Can we ever have enough chairs? In the world of design it would appear the answer is a resolute ‘no’. People will always want to sit, relax, rest and perch, and designers will always want to find novel ways of satisfying this perennial human need.
Here are six fresh seats to satisfy discerning rears.
Afteroom Chair Plus by Afteroom for Menu
Danish brand Menu’s minimal Afteroom Chair was designed by the Stockholm-based design studio —launched in 2012, it was Menu’s first ever chair and has become a bestseller. Imagined as a tribute to the Bauhaus and functionalism, Afteroom worked to deconstruct the idea of a chair, creating an imaginative, stripped-down profile: the studio emphasised minimum material use with maximum aesthetic appeal. The Afteroom Chair (in three and four leg versions), was later followed by bar and counter versions.
Afteroom recently revisited the Afteroom Chair, developing the Afteroom Chair Plus for . Retaining the stripped-down form of the original, the Afteroom Chair Plus features a wider backrest and sumptuous upholstery on both the backrest and seat. The result is a h and decorative chair, that still manages to retain its minimal profile.
Photos courtesy of Menu.
Narin Folding Chair by David Irwin for Case Furniture
Northern Irish-born David Irwin’s Narin Folding Chair elevates the simple folding chair design to new heights. Manufactured by innovative British brand , the Narin Folding Chair is made with a solid wood frame: its design is minimal, aesthetic and versatile. And unlike many folding chairs (that are typically hidden from sight when not in use), Narin is a chair whose form pleases the eye, whether folded or unfolded.
Created to meet the needs of modern-day living, the Narin Folding Chair’s design recognises the fact that for many people, space is at a premium. Affordable, elegant and made to last, David Irwin’s Narin Folding Chair is an ideal seat for well-designed, small spaces.
Tube stool by Eugeni Quitllet for Mobles 114
The Tube stool is a modern aluminium stool with a sculptural mien, available in two heights and six colours. Designed by Catalan designer Eugeni Quitllet for —the wonderfully quirky Barcelona-based company—the Tube stool has an almost weightless appearance. Both light and strong, it is ideal for a range of indoor and outdoor environments.
Photos courtesy of Architonic.
Atena armchair and chair by Alessandro Zambelli for Adele-C
Based in Mantua in northern Italy, founded his eponymous studio in 2003. With an inventive and experimental approach to design, and using a variety of materials, shapes, colours and compositions, Zambelli’s designs are often unconventional, playful and practical. His Atena armchair and chair are part of a collection for Adele Cassina’s brand.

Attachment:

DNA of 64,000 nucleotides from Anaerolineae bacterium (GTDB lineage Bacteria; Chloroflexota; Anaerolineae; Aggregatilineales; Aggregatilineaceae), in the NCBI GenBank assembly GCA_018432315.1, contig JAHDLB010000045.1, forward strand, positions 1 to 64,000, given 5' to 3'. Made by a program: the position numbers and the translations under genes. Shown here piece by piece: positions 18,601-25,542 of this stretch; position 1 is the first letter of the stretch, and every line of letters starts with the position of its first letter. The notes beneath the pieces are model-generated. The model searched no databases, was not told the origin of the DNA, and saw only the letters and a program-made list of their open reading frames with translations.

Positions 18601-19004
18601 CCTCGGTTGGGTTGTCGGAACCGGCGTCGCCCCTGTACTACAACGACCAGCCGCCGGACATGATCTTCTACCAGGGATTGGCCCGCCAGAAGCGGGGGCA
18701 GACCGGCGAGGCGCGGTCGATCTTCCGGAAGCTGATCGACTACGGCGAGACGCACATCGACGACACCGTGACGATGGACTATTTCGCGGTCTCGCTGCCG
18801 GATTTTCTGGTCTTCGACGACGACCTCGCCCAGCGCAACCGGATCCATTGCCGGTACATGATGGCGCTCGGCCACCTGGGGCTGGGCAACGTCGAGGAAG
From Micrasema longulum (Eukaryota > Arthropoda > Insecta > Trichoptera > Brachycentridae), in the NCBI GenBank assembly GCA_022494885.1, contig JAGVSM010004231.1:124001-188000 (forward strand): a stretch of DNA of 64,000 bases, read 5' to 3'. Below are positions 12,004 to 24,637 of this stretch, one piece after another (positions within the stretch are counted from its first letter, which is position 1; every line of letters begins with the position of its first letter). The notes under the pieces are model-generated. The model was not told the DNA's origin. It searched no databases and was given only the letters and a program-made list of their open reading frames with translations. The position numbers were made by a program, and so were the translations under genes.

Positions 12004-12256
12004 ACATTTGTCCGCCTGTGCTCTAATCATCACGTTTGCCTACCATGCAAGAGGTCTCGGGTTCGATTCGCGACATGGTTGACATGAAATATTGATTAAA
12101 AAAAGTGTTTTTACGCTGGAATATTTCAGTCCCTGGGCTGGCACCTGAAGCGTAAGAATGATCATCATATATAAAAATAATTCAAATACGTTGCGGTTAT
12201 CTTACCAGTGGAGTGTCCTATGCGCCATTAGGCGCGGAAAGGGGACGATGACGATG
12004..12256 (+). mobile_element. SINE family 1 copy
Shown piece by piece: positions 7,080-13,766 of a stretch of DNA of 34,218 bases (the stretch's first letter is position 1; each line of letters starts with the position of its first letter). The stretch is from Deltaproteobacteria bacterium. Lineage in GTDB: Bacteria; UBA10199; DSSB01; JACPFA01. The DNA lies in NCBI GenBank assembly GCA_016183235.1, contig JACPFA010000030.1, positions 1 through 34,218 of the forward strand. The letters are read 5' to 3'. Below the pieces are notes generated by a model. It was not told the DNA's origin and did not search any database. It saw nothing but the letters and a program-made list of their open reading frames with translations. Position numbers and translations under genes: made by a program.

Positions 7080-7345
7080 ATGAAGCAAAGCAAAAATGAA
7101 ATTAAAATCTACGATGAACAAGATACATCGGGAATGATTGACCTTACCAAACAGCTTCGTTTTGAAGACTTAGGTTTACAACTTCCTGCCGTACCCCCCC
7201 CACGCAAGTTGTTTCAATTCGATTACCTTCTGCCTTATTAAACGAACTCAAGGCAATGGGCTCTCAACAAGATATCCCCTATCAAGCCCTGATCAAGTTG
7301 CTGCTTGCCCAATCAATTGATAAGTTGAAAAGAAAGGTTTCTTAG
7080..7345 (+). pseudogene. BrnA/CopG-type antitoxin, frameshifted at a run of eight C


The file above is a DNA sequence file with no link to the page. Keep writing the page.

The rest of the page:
The Atena armchair has a particularly regal bearing, its carved legs and arms made of turned solid Canaletto Walnut. The armchair is upholstered in full grain leather, with a laser engraved geometric pattern.
Photos courtesy of Alessandro Zambelli.
Bookchair by Sou Fujimoto for Alias
The Bookchair is a clever and whimsical interpretation of a chair and bookcase—simply choose a book, pull out the chair, sit and read. Designed by Japanese architect Sou Fujimoto for Italian brand , the Bookchair is inspired by the relationship between architectural space and the human body.
Clean and perfectly configured, the bookcase is augmented by the chair’s graceful, curving line. When the chair is removed, the bookcase comes alive, adopting a wholly new perspective. Made of lacquered MDF, the Bookchair is only available in white, underscoring its abstract form.
Photos courtesy of Alias.
Cradle by Layer for Moroso
Industrial design studio , led by designer Benjamin Hubert, designed the innovational Cradle collection—comprising a net structured hammock and a conventional upholstered lounge chair—for Italian brand .
By reimagining the classic chair typology, Layer developed a high-performance, three-dimensional and stretchable textile. This strong, low-density fabric, creates a chair whose form is both curious and appealing.
Photos courtesy of Layer.